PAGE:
Anyway. . .

Pulling the bearings without a special tool (which we do not own and DH didn't want to spent a large sum on purchasing), called appropriately enough a 'bearing puller', is not easy. Not in the least.  The total disassemble, pull bearings, clean all gook and slime while washer was apart giving us the chance, install new bearings, reassemble and test washer took approximately 9 hours.  Getting the old bearings off took about 7.5 hours.  I kid you not.

By the time the old bearings had finally been popped out of their position inside the washing machine, DH had amassed an interesting assortment of 'tools' in his attempts to pull the bearings.  I spotted a hitch pin for the tractor, an angle grinder, a bunch of gigantic washers, some smaller washers, a few long thick bolts, a normal size socket set, a few tractor sized sockets, assorted nuts to fit the long thick bolts, crescent wrenches, channel locks, vise grips, the old worn out front bearings from the tractor (DH replaced last fall), some cup-shaped piece of plastic that is an old part replaced on something with axles at some point, a sawzall, my 4-pound sledge hammer, a rubber mallet, DS1's steering wheel puller, a can of PB Blaster, several pair of pliers including a pair of snap-ring pliers, a flat head screwdriver, a chunk of the fire grate (for the outdoor wood boiler) that had rusted apart and was replaced about three years ago, and a 2" x 12" x 4' board that was a temporary stair tread when we were building the house at this little place here in 2002/2003. . . (Well, that explains some of the 7.5 hours; they were obviously spent running up from the basement to the garage and searching for items that might be of use in pulling those bearings!)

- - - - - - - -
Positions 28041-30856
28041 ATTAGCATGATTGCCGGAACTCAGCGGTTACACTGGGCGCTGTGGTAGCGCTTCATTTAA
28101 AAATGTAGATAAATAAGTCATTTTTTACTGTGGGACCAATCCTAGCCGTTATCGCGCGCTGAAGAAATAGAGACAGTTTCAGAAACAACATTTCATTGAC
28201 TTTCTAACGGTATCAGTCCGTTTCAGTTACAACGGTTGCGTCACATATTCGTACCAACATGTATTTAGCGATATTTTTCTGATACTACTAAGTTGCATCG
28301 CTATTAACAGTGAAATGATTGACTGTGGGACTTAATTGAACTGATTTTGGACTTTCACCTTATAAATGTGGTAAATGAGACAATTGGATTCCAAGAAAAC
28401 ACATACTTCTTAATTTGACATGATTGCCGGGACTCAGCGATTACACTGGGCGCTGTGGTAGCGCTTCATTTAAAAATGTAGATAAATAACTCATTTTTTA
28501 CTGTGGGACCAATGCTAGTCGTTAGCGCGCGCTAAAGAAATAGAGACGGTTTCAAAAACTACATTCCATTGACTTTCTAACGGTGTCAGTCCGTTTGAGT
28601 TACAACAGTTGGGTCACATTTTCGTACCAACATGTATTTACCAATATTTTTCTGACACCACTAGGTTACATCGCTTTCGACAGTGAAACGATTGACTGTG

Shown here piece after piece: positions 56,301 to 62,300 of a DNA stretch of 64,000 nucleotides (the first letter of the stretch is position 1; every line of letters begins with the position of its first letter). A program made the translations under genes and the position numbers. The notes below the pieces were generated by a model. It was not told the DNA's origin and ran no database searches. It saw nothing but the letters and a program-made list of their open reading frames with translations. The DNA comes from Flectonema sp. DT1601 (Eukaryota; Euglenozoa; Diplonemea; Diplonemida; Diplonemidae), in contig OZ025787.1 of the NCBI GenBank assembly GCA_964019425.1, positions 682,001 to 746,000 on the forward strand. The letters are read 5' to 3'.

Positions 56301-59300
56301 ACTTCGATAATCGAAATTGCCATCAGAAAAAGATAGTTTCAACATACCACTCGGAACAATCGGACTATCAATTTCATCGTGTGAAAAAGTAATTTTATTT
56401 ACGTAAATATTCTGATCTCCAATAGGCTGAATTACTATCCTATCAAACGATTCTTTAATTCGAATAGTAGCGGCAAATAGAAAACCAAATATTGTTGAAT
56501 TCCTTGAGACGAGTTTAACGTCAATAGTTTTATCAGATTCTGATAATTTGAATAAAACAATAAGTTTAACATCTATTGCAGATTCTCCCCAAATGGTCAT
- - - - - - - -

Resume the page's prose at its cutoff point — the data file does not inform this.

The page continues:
In other words, this was major washing machine surgery combined with some farmer-type ingenuity.  But it worked.  Once the old bearings were out, the new bearings in and new seals installed too for good measure, the washer was pretty quick and easy to reassemble.  And once reassembled, hooked back up to the water supply and plugged in, we ran it through a test rinse and spin.

It was so quiet!  I had forgotten how nearly silent that washing machine was when it was new.  Like you can literally stand next to it and practically have to have your hand on it feeling for vibration to know that it is agitating or spinning.  Success!!  I'm hoping that this 'surgery' will result in another eleven years of excellent service from my washing machine.  Because hopefully by that time, DH will be able to retire and we will be moved from this little place here to our retirement cabin (yet to be built) in the Upper Peninsula (on land yet to be purchased) and I won't need this washer any more.